ArticlePDF Available

High-quality multi-pass image resampling

Article

High-quality multi-pass image resampling

Abstract and Figures

This paper develops a family of multi-pass image resampling algorithms that use one-dimensional filtering stages to achieve high-quality results at low computational cost. Our key insight is to perform a frequency-domain analysis to ensure that very little aliasing occurs at each stage in the multi-pass transform and to insert additional stages where necessary to ensure this. Using one-dimensional resampling enables the use of small resampling kernels, thus producing highly efficient algorithms. We compare our results with other state of the art software and hardware resampling algorithms.
Content may be subject to copyright.
High-quality multi-pass image resampling
Richard Szeliski, Simon Winder, and Matt Uyttendaele
February 2010
Technical Report
MSR-TR-2010-10
This paper develops a family of multi-pass image resampling algorithms that use
one-dimensional filtering stages to achieve high-quality results at low computational
cost. Our key insight is to perform a frequency-domain analysis to ensure that very
little aliasing occurs at each stage in the multi-pass transform and to insert additional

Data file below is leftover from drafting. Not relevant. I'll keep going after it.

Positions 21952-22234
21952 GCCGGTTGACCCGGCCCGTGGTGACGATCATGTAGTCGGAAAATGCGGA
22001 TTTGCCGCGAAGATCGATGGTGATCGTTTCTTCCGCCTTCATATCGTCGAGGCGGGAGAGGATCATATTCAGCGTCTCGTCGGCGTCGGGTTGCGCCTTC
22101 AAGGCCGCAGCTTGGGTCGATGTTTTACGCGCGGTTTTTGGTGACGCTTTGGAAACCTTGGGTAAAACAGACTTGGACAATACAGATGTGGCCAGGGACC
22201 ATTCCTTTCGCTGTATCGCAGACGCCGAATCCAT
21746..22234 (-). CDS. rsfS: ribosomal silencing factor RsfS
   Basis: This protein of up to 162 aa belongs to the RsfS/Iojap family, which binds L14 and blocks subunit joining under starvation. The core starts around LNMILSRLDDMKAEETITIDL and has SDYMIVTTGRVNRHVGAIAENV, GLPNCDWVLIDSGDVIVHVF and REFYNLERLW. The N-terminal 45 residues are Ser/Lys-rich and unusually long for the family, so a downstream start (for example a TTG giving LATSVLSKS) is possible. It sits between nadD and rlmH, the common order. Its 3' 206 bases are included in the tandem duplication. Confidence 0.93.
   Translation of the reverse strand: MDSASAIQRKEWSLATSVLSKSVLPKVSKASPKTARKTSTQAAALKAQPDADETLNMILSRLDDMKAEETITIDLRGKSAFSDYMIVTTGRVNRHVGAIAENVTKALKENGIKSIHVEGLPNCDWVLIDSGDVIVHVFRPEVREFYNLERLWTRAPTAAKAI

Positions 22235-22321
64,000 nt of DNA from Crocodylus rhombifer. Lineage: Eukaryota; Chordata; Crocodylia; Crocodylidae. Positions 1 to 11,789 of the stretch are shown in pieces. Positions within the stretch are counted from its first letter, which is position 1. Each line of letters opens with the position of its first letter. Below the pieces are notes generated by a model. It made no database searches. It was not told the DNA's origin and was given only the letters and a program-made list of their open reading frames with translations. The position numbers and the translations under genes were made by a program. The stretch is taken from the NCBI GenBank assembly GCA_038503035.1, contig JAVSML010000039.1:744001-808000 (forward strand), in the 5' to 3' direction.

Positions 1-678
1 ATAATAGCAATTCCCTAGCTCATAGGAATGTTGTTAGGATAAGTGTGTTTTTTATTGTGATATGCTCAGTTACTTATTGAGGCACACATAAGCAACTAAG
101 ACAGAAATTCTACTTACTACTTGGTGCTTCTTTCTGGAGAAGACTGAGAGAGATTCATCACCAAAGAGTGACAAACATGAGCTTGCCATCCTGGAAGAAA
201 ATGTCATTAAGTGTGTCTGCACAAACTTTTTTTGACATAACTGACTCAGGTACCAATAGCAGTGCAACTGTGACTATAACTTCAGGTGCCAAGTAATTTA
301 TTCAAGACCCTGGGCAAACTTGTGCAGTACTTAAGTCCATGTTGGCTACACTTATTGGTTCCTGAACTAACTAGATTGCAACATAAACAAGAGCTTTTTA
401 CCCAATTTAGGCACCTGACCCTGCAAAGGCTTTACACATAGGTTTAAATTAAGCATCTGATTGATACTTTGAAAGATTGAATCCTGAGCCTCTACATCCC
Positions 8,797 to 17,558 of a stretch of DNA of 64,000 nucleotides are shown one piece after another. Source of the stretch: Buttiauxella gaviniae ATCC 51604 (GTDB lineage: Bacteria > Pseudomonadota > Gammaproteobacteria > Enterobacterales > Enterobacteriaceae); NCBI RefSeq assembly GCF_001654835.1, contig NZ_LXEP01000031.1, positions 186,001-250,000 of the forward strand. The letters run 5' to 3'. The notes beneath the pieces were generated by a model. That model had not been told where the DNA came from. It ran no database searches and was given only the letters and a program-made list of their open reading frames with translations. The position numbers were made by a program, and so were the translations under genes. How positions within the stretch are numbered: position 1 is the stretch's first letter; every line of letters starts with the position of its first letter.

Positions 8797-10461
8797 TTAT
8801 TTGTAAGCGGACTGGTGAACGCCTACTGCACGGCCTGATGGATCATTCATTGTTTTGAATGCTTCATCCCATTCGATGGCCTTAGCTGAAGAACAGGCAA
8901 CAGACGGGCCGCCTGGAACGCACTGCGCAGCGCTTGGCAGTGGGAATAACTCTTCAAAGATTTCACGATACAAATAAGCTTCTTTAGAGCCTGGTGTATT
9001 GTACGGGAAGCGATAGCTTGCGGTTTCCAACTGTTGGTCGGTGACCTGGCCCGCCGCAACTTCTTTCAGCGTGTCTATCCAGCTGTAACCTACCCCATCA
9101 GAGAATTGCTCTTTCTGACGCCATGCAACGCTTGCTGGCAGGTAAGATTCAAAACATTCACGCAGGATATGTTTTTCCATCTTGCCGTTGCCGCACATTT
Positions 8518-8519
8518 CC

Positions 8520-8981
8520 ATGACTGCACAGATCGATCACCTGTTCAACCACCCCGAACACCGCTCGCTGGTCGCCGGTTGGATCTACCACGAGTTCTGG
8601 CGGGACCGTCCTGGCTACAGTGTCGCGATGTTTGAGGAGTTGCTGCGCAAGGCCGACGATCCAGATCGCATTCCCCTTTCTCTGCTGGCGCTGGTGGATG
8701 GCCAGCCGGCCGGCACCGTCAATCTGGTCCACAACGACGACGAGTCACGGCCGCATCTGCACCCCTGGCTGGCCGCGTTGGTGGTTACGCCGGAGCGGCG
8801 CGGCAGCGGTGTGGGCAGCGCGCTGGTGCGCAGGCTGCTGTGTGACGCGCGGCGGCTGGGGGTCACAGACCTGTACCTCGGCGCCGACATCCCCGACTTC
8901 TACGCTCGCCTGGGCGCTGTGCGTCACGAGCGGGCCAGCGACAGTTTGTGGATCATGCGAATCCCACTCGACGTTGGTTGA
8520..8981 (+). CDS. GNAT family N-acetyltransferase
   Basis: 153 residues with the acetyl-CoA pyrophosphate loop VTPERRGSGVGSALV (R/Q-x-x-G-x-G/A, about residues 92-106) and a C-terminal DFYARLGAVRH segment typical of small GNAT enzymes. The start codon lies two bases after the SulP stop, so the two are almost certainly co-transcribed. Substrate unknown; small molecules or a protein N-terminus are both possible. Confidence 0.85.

stages where necessary to ensure this. Using one-dimensional resampling enables
the use of small resampling kernels, thus producing highly efficient algorithms. We
compare our results with other state of the art software and hardware resampling algo-
rithms.
Microsoft Research
Microsoft Corporation
One Microsoft Way
Redmond, WA 98052
http://www.research.microsoft.com
1 Introduction
Current texture mapping hardware normally uses MIP-mapping (Williams 1983), sometimes com-
bined with multiple-sample anisotropic filtering (Barkans 1997). Unfortunately, these algorithms
sometimes produce considerable aliasing in areas of high-frequency content. Better filters, such as
Elliptical Weighted Average (EWA) filter (Greene and Heckbert 1986)), have been developed, but
even these produce visible artifacts or excessive blurring when textures are animated. While the
theory of high-quality image image filtering is well known (Mitchell and Netravali 1988, Heckbert
1989, Wolberg 1990), it is usually applied only to (separable) image rescaling, with sub-optimal
texture-mapping algorithms being used in other cases.
Today’s CPU multi-media accelerators and GPUs have more than enough power to support
better resampling algorithms, especially for applications where visual quality is important, such as
photo manipulation, animated slideshows, panoramic image and map viewing, and visual effects.
What is missing are algorithms that can efficiently filter away high-frequency content that might
cause aliasing while simultaneously preserving important texture details.
In this paper, we develop a family of high-quality multi-pass texture mapping algorithms, which
use a series of one-dimensional filtering stages to achieve good efficiency while maintaining high
visual fidelity. The key to our approach is to use Fourier analysis to ensure that none of the stages
performs excessive blurring or aliasing, so that the resulting resampled signal contains as much
high-frequency detail as possible while avoiding aliasing. Figures 4 and 8 show the basic idea.
The image is first upsampled to prevent aliasing during subsequent shearing steps, and then down-